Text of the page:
This time of year - the end of the calendar year - always feels quiet, and sacred, to me. Maybe the holidays, maybe being with family, and this year, like the last two, also feels sacred and precious because things are once again, precarious.
Last week I was wondering about all of that in terms of inter-connection. This week I'm wondering about it in terms of connection to self.
Is it possible to tap into our own inner connection? Is it possible to get a little more connected not only to each other, but also to ourselves? As we do this with one another, seeing each other as beloved, can we also see ourselves the same way?
Hi everyone, this is Judi Cohen and this is Wake Up Call 331. Happy Solstice, Merry Christmas, Happy Kwanza, and happy/merry whether you’re celebrating or not.
Chapter 11 of the Dhammapada was, “Old Age,” so last week was about what we leave behind when we go, which is not our wealth but our kindness, our compassion, our generosity, our patience, our wisdom, and the offerings we’ve made in our lives pointing to, understanding, and living into interconnection.
Chapter 12 is called, “Oneself.” If last week and Chapter 11 was about our interconnection, this chapter seems to be about our inner connection: that we want to be connected to ourselves, to the best of ourselves, maybe even to the divine in ourselves. It starts with this verse:
If one knew oneself to be precious, one would guard oneself with care. The sage will watch over herself in any part of the night.
I love the poetry of this. Certainly the verse is a reminder not to let down our guard, our practice: to remember not to slip into selfishness or dispassion.
But I also love the possibility that guarding ourselves from harm is also about guarding ourselves from our own inner critic, from forgetting that we contain multitudes, from forgetting that we have all of the ingredients within ourselves to be loving and compassionate. Guarding ourselves from forgetting we’re connected to ourselves. From forgetting we are not separate from the divine.
Which raises questions for me like, how do we connect to ourselves, to the best of ourselves, to the divine in ourselves? Maybe that’s partly what watching over ourselves means – watching over ourselves as an act of kindness, love, and connection.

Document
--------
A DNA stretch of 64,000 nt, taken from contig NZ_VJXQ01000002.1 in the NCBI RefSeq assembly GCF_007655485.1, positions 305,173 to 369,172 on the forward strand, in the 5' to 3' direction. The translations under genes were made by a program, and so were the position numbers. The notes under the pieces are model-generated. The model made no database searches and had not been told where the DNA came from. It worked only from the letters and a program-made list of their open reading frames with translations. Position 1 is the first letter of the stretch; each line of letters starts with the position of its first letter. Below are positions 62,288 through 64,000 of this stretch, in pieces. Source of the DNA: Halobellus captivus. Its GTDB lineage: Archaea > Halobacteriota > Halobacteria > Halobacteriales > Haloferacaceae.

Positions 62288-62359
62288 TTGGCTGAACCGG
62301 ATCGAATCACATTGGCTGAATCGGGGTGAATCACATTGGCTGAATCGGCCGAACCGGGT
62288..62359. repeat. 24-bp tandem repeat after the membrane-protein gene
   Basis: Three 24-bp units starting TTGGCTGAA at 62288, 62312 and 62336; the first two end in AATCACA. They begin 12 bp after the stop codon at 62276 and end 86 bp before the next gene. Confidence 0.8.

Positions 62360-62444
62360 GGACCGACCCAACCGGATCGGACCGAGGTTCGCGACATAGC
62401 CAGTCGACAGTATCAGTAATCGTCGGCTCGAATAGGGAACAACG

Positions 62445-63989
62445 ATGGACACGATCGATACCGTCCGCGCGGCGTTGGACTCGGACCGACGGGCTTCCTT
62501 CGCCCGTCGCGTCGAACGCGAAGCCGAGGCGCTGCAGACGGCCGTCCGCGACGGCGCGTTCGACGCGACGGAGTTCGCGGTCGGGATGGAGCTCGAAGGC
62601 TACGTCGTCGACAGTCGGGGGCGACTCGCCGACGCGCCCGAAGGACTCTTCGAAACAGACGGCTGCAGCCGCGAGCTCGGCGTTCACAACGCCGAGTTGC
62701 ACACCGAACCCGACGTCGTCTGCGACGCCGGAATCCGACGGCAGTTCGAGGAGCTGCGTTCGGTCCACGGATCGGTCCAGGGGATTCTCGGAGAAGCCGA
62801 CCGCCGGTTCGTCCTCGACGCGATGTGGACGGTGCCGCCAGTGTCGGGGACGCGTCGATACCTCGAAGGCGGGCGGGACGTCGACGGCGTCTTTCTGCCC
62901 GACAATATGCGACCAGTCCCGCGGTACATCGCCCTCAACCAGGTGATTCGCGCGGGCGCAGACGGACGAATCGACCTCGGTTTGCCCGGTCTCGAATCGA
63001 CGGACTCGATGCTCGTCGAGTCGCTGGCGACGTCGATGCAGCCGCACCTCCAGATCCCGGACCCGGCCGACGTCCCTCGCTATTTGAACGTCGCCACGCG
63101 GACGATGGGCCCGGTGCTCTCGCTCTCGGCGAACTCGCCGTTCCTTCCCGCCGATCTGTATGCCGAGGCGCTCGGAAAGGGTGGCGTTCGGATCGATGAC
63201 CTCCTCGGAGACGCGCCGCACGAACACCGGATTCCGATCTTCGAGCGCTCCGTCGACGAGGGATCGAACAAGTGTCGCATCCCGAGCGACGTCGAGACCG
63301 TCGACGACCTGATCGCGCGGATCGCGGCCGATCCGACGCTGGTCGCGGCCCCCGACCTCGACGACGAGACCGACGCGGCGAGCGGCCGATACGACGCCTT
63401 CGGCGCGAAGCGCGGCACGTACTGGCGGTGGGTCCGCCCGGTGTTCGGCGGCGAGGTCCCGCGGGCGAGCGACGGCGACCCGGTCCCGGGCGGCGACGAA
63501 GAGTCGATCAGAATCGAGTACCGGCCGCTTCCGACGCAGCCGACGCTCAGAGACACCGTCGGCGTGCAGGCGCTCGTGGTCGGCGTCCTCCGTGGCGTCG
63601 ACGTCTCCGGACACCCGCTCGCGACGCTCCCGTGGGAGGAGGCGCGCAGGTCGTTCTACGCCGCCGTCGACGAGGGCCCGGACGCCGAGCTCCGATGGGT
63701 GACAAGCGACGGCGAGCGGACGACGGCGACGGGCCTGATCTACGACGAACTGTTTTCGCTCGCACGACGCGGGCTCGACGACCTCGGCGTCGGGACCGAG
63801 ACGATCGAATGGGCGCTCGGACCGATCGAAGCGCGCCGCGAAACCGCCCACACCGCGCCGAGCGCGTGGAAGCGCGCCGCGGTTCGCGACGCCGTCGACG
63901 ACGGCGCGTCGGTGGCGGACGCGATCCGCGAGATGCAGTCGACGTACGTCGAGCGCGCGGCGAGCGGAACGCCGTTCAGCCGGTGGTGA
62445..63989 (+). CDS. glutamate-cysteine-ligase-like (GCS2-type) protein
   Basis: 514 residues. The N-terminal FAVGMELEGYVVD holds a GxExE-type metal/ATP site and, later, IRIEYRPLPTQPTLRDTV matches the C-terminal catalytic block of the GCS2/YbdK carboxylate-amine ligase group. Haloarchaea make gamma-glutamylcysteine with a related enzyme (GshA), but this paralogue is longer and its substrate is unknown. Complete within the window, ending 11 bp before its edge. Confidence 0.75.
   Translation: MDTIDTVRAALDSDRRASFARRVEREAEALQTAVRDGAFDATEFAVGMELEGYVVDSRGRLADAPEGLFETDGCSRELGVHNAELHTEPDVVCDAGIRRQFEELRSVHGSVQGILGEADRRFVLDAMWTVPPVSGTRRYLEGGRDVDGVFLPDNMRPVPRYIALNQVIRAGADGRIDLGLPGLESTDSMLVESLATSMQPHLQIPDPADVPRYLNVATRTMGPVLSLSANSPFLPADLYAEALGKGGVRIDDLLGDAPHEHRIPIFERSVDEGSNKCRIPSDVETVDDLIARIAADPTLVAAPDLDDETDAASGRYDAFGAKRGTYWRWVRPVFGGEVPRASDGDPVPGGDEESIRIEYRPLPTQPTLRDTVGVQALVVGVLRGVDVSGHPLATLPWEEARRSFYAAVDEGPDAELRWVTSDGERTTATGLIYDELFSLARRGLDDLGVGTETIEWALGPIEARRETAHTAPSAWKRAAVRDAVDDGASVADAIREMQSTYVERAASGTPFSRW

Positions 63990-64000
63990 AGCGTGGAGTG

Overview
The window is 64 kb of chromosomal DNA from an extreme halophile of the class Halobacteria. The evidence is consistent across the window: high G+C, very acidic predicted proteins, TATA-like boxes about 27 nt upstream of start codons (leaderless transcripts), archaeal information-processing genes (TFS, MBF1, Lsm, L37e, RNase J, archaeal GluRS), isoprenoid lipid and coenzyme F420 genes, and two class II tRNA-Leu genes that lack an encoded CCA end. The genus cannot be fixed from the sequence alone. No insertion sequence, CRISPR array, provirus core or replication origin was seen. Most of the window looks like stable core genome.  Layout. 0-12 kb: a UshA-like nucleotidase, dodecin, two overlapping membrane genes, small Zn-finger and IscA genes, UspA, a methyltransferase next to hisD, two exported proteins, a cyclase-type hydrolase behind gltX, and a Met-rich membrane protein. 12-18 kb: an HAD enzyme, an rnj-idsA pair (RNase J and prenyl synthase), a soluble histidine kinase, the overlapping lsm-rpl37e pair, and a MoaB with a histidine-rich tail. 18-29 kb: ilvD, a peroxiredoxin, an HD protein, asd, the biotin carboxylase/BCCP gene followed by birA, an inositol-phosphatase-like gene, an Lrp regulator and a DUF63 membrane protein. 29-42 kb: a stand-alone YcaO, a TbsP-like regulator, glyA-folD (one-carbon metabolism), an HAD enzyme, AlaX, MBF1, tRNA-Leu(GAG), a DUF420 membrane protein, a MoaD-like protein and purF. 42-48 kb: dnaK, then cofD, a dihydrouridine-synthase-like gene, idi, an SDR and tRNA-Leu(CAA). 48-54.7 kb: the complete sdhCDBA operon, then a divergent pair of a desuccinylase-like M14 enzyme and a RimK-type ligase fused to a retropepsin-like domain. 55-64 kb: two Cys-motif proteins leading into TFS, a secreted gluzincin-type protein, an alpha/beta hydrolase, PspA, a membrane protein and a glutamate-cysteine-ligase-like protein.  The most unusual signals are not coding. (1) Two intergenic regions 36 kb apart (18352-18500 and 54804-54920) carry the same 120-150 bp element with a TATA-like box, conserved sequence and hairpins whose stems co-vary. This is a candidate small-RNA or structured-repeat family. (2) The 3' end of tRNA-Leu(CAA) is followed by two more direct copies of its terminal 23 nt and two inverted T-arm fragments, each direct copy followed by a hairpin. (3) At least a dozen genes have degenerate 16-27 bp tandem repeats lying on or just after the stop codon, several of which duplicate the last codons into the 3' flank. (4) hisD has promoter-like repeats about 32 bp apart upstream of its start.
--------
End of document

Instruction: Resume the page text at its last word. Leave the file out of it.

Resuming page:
And then there’s the idea of “precious.” If one knew oneself to be precious, one would guard oneself with care. How do we acquire the knowledge, the certainty, that we are precious?
Precious, meaning, according to Webster, someone of great value, someone not to be wasted or treated carelessly, someone who is beloved.
When I think of the “beloved” I think of my family, my closest friends, and my teachers. The people I love most in the world. I also think of the gods in all their forms, the prophets, the sages, the lineage-holders. All of these are my beloveds, too.
I don’t necessarily think of myself. Not out of humility or modesty, but because “beloveds” has been a way, for me, of thinking of others.
But the verse says, If one knew oneself to be precious [meaning, beloved], one would guard oneself with care…[and] watch over [one]self in any part of the night.
What is it like to know oneself as beloved? The Song of Songs, in the Old Testament, says, “I am the beloved and the beloved is mine.” The lines are love lines and often engraved in wedding bands. But they also point towards a connection with the divine, as beloved. Not a me/other connection but towards an understanding that we are not separate from our gods, our lineage holders…or the divine.
Rumi seems to concur. One poem in his book, “In the Arms of the Beloved,” says it this way:
You are two hands, two legs, and two eyes,
But if your heart and the Beloved are also two,
what good is that?
You call out, 'I am the lover',
but these are mere words.
If you see lover and Beloved as two,
you either have double vision
or you can't count.
Not separate from one another, not separate from ourselves; we are the beloved and the beloved is us; no double vision because, we can count.
It’s not a selfish perspective, or new-age-y. To the contrary. At least in my experience, only when I remember to look for, and locate, the beloved in myself, can I see him, or her, or them, in others. And can I begin to understand, and just a tiny bit feel into, the sense that I’m not separate. Not separate from others even when I can’t see myself in them at all, and not separate from the parts of myself that don’t reflect my personal self-image, or who I want to be, or project. Even if those others, and even if those parts of myself, seem distasteful, or awful, or even terrifying.
Chapter 12 of the Dhammapada also says,
They who cover themselves with their own corrupt conduct, like a creeper covers a tree, do to themselves what an enemy wishes for them.
We could be doing that: covering ourselves with our own corrupt conduct. In my humble opinion, when I’ve done that it’s made it much harder to connect with myself, with the divine inside.
But we’re not doing that. We’re practicing together, so, we know we’re not separate. And – even if some of us are considering it for the first time – we know that we, ourselves, are beloved. Precious.
Precious: someone not to be wasted but to be trained: trained to love, to care, to be generous, to be patient, to be as wise as we possibly can be. For our own sakes, for the sakes of our loved ones – who are also beloveds – for our clients, and because of our reach, our influence, for the sake of the world.
And also, trained to watch over ourselves in any part of the night. To watch over and locate and nurture that divine, in everyone, including especially ourselves.